It was to be expected that intrathecal sufentanil would not interfere with Ferguson’s reflex for acting specifically on the dorsal spine of the spinal cord, preferably modulating pain pathways without affecting perineal distension sensitivity pathways. However, our data show that plasma oxytocin was significantly reduced after intrathecal sufentanil administration as compared to control, what was not seen with the use of epidural local anesthetics. This oxytocin decrease shows the interference of the intrathecal administration of a potent and fast-acting µ-specific opioid on Ferguson’s reflex, which could directly influence labor evolution.

Two hypotheses may explain plasma oxytocin decrease in group S and not in group B. The first is that Ferguson’s reflex has a strong afference in pain pathways, which would justify the maintenance of oxytocin plasma concentrations in group B, because patients had adequate analgesia but not so deep as group S. In this case, the action of opioids and local anesthetics on oxytocin would preferably be in the spinal cord. The second hypothesis is that intrathecal sufentanil would have a rostral spread reaching the hypothalamohypophyseal axle and inhibiting oxytocin release by the posterior hypophysis lobe at the central level.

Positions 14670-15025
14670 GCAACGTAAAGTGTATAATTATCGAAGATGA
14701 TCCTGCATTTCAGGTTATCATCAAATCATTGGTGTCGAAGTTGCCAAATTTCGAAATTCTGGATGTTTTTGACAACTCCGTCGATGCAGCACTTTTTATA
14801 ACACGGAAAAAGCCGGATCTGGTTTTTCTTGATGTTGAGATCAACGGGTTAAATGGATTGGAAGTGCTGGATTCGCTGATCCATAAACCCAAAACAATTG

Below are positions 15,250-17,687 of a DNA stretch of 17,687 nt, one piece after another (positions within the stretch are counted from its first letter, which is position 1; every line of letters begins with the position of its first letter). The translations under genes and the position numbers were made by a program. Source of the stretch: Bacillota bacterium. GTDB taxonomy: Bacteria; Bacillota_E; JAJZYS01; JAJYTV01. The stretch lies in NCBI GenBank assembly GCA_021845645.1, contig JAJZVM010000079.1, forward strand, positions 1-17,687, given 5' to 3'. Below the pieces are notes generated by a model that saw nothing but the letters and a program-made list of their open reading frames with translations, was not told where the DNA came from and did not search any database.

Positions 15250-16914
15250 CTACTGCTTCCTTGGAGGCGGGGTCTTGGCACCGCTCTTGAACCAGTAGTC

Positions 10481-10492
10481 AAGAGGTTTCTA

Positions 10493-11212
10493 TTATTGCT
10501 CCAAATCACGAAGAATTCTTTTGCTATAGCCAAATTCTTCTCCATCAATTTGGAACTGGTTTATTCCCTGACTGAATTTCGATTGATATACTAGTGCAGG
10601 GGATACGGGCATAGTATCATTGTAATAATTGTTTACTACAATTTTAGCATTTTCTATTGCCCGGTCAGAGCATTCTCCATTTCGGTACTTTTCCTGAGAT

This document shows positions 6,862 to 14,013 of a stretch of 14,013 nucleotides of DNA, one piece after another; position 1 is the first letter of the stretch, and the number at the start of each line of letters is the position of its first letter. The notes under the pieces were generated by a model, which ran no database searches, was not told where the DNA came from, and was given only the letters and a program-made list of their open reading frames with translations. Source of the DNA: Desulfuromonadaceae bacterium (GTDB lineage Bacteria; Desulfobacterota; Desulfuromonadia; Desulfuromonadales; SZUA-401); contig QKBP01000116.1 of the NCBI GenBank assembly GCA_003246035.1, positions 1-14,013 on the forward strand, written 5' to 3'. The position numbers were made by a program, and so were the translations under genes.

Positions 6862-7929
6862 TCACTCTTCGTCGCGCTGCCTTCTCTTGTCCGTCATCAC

Oxytocin endogenous secretion mechanisms are highly complex and were not yet fully explained. Opioid action on hypothalamohypophyseal axle (HHA) inhibiting oxytocin release was described in experimental studies in vitro 31 and in vivo in rats 32.

The presence and action of m and k opioids in the hypothalamohypophyseal axle has been widely shown, especially in Supra-Optic and Paraventricular Nuclei 33. In Supra-Optic Nuclei magnocellular neurons, the population of k receptors is larger than of  m receptors and its activation promotes a decrease in electric activity and neuronal hyperpolarization inhibiting neuro-hypophysis oxytocin release 34. However, in rats in the end of gestation, a decrease in k agonists response and an increase in m receptors activity have been observed 13,35. There are evidences of m and k receptors populations in the hypophysis posterior lobe, because intra-cerebral naloxone (m selective antagonist) promotes oxytocin release 31.